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Quick question about about a Pion decay

  1. Nov 30, 2009 #1
    Reading on pions the book glanced over this idea:

    Neutral pion --> photon and photon

    Not aloud:
    Neutral pion --> photon

    the book says its due to energy momentum conservation? but if photons are massless how does this work?

  2. jcsd
  3. Nov 30, 2009 #2
    You can try this by just putting up the equations of momentum- and energy conservation.. it is really simple.
  4. Nov 30, 2009 #3
    cheers for the reply, but if the photon is massless how does it have any momentum to carry away?
  5. Nov 30, 2009 #4
    If you apply the relativistic rest mass, momentum, total energy equation to photons:

    E2 = (βγ m0c2)2 + (m0c2)2 to photons, we get

    E = pc, or p = E/c

    So massless photons of energy E have momentum E/c.

    Bob S
  6. Nov 30, 2009 #5


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    Still, to understand the complete problem we need other question: can a Z0 meson decay to two photons?
  7. Nov 30, 2009 #6
    So, using p=E/c for the photon and using the energy and momentum of neutral pion, you can determine that it needs two photons to carry away the momentum as one would not be sufficient. Would i be correct in saying that?

    arivero: i believe a Z0 is able decay into two photons with no problems....at least from what iv just looked up!
  8. Nov 30, 2009 #7
    Consider a pi zero from the proton capture of a pi minus at rest going to a neutron plus pi zero. The pi zero momentum is miniscule. How could it decay to a single 135 MeV photon?

    The Z0 branching ratio to two photons is less than ~5 x 10-5.
    Bob S
  9. Nov 30, 2009 #8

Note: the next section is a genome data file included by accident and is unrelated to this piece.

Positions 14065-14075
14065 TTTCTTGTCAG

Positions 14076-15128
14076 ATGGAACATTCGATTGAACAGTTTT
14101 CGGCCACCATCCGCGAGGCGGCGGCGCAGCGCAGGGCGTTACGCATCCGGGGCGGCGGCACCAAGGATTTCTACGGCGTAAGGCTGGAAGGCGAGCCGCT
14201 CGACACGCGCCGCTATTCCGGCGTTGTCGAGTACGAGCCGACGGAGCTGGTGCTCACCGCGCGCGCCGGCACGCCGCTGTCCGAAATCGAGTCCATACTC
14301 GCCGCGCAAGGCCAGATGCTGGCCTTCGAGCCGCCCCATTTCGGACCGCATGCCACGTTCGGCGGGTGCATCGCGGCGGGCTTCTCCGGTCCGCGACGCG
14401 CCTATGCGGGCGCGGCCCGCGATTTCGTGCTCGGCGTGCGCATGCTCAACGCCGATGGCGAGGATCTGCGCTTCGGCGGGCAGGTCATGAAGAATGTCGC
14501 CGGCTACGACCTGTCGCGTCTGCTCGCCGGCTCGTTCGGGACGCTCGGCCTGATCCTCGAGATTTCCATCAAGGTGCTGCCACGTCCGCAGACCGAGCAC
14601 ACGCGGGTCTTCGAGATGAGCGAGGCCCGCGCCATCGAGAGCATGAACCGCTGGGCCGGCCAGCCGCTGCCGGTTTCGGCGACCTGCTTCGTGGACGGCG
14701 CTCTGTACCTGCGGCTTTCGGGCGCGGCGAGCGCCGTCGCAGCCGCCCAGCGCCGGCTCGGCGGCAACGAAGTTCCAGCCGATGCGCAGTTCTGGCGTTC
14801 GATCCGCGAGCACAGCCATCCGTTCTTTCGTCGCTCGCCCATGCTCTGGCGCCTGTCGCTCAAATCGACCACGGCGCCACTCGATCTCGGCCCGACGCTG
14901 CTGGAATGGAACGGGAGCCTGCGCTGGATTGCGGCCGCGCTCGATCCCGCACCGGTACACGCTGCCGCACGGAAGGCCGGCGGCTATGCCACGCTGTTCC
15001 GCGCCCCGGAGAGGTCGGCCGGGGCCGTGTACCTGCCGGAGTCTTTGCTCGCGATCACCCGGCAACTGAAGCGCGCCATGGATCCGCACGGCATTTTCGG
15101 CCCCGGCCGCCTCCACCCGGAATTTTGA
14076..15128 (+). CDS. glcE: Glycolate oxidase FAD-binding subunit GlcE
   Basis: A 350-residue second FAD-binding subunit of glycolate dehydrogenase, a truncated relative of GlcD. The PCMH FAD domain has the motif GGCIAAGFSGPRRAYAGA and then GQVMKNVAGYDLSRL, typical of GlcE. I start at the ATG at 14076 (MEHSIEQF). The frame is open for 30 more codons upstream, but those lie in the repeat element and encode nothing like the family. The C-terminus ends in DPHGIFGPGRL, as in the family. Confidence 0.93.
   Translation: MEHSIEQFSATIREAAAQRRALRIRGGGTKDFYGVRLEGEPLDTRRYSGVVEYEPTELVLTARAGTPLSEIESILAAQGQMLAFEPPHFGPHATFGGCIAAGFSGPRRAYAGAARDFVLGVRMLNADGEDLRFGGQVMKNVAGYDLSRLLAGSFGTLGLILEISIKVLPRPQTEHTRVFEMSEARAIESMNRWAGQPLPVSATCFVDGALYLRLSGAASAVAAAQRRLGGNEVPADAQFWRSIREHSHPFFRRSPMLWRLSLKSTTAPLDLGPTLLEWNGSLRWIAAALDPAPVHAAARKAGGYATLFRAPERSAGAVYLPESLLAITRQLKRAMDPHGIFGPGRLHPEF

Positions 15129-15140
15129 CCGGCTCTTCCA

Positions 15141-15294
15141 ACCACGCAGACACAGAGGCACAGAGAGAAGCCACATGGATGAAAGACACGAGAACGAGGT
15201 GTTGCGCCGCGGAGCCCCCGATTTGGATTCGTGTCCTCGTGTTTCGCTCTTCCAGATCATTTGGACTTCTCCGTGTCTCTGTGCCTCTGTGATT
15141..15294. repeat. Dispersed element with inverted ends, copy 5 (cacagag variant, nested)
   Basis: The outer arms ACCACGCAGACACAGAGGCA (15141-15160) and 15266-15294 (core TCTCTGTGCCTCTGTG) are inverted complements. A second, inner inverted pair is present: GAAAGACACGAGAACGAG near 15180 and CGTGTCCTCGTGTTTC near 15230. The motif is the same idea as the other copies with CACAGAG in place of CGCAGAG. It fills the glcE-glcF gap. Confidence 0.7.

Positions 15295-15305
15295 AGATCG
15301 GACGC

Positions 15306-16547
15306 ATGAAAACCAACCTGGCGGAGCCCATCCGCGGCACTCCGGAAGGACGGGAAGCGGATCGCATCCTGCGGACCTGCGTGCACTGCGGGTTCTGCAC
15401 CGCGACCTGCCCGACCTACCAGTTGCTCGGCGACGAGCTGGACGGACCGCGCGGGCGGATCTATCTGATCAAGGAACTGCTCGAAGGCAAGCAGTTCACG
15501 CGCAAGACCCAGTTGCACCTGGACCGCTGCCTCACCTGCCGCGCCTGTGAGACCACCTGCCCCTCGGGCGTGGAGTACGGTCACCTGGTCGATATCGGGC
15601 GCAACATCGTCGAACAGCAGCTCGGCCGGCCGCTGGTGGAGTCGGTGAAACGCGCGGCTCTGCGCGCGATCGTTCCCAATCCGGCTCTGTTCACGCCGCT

no Z0 BOSON does not have couplings to the photon (at tree level), they are orthogonal states..
  10. Nov 30, 2009 #9
    z0 meson?
  11. Nov 30, 2009 #10
    No, the correct answer is that energy and momentum conservation can not be simoultatneously fulfilled in the case of pi0 decaying into one photon.
  12. Nov 30, 2009 #11


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  13. Nov 30, 2009 #12


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    Some textbooks propose, to deep in the understanding of the "triangle", to compare the decay where the spin 0 pion goes to quark antiquark and then to two photons with other two triangles: the one with an spin 1 meson (pho, sigma, J/Psi, etc) decaying to the same mechanism, and the one with the Z0 decaying to any of their particle/antiparticle couplings and then to two photons.

    The point I want to make is that, while the kinematic answer is enough for the Original Post goal, the OP has unfortunately chosen the most famously complicated example of electromagnetic decay.
    Last edited: Nov 30, 2009
  14. Dec 1, 2009 #13
    Consider this senario. The pion is initially at rest in its frame. The pion has a certain amount of rest energy mc^2 and when it decays into photons all of this energy is converted into the momentum of the photon E=pc. In order to uphold conservation of momentum, if the pion with initial momentum of zero were to decay into one photon, then that photon would necessarily be at rest. Well we know that this can't be the case because the photon must have velocity c and some energy corresponding to its energy (from the pion rest mass).
    From that simple argument its straight forward to see that the number of photons must be greater than one (and using the quantum charge operator, must be even number of photons).

    Hope this helps.
  15. Dec 2, 2009 #14
    That helps alot, cheers for the great replys!! its so simple when you think about it....:)
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